Artistry, and the Fall of Icarus
of Icarus in Poetry
Images of Icarus, Daedalus, the labyrinth, and King Minos
appear in many literary works, both poetry and prose. Among the most famous of the prose
allusions to the legend is Stephen Daedalus, protagonist of James Joyce's Portrait of
the Artist as a Young Man.
The following poems are just a sampling. Williams's poem
refers to the same Breughel painting as Auden's poem but the form (tercets) and rhythms
and diction are very different. I have paired the poem with a Kent Lew painting I found on
the Web because the painting's Icarus, like the poem's, seem to me contemporary.
Anne Sexton's sonnet is a response to--an allusion
to--another poem, William Butler Yeats's "To a Friend Whose Work Has Come to
Nothing" as well as an allusion to Icarus. I like the image of "shocked
starlings pumping past" as well as the emphasis on the exuberance and daring of young
"Icarus' Diatribe" by Aaron Pastula was another
Web discovery. Here the voice of Icarus longing to soar is a chant, rich with reminders of
the legend of the minotaur and the misfortune of a boy trapped in a maze.
with the Fall of Icarus by William Carlos Williams | To a Friend Whose Work Has Come to
Triumph by Anne Sexton | Icarus' Diatribe
by Aaron Pastula | Musee des Beaux Arts by W. H.
Landscape with the Fall of
William Carlos Williams (1883-1963)
According to Brueghel
when Icarus fell
it was spring
a farmer was ploughing
the whole pageantry
of the year was
the edge of the sea
sweating in the sun
the wings' wax
off the coast
a splash quite unnoticed
To a Friend Whose Work
Has Come to Triumph (1962)
Anne Sexton (1928-1974)
Consider Icarus, pasting those sticky wings on,
testing that strange little tug at his shoulder blade,
and think of that first flawless moment over the lawn
of the labyrinth. Think of the difference it made!
There below are the trees, as awkward as camels;
and here are the shocked starlings pumping past
and think of innocent Icarus who is doing quite well.
Larger than a sail, over the fog and the blast
of the plushy ocean, he goes. Admire his wings!
Feel the fire at his neck and see how casually
he glances up and is caught, wondrously tunneling
into that hot eye. Who cares that he fell back to the sea?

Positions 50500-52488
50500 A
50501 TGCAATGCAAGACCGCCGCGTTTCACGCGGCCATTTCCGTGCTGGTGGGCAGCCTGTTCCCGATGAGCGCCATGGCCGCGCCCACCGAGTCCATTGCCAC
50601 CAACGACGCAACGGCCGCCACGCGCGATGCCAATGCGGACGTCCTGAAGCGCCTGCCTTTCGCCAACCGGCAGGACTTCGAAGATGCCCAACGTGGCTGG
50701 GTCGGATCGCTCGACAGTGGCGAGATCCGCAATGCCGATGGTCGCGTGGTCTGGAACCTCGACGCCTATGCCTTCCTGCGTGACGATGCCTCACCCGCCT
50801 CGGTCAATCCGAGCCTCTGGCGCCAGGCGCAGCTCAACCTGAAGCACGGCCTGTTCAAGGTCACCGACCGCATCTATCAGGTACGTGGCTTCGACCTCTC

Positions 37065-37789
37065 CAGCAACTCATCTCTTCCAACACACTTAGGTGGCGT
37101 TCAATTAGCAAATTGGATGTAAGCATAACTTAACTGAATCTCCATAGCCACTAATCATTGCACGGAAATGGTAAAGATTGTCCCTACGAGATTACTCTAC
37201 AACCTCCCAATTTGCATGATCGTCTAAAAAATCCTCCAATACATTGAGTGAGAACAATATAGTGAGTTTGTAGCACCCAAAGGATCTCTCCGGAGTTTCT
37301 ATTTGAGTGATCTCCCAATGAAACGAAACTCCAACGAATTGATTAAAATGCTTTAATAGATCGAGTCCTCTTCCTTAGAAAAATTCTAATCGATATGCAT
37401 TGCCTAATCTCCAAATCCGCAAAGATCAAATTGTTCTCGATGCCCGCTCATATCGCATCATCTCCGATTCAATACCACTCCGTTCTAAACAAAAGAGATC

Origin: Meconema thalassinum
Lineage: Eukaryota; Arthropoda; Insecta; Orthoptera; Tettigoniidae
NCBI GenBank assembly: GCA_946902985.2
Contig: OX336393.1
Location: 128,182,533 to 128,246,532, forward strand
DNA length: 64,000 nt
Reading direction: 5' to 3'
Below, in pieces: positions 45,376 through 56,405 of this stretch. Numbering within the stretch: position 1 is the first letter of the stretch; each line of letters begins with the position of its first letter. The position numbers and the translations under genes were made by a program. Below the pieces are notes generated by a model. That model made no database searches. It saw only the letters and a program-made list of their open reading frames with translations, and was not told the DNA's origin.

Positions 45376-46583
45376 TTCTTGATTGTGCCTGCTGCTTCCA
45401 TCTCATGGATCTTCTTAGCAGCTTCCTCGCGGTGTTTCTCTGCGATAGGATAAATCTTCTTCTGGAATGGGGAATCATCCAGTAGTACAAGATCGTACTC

See him acclaiming the sun and come plunging down
while his sensible daddy goes straight into town.
Magazine vol. 6, no. 4 (Winter 1995-96): 24
How we have wasted the years here, Father;
Grounded in the shadow of Talus, whom you envied
Too much, and murdered. We might be free
Ariadne had not received a precious ball of thread
With which to save her lover, yet you would rescue
Another even though we are trapped, and only
I've watched your shadows sleep against stone walls
While I ran our labyrinth, the sun above
Driving me as if I should call for my final repose
Do you remember the torrid wind maneuvering
Around the angles of our usless garrison,
Filling empty mouths with surrogate conversation?
Seldom spoke, you and I, roaming like languid souls
When the Minotaur's threat was dead.
And yet I felt the lyre singing in my breast,
Crying out background noise for the construction
Of my cunningly wrought wings; my only means to rise
Above these steadfast fortress walls, lest I
To your silence. I know the gulls were wailing
When I robbed them, but they had flown too close:
I am not to blame for the necessity of my purpose.
I am as your own divided heart - double-sexed
And beating as a thief's in the falling hours of twilight,
Awaiting my time to retire. Instead I take flight,
Drawing me as an opiate away from our
Etherized utopia, leaving you puzzled; compelling
You to follow me out above the open,
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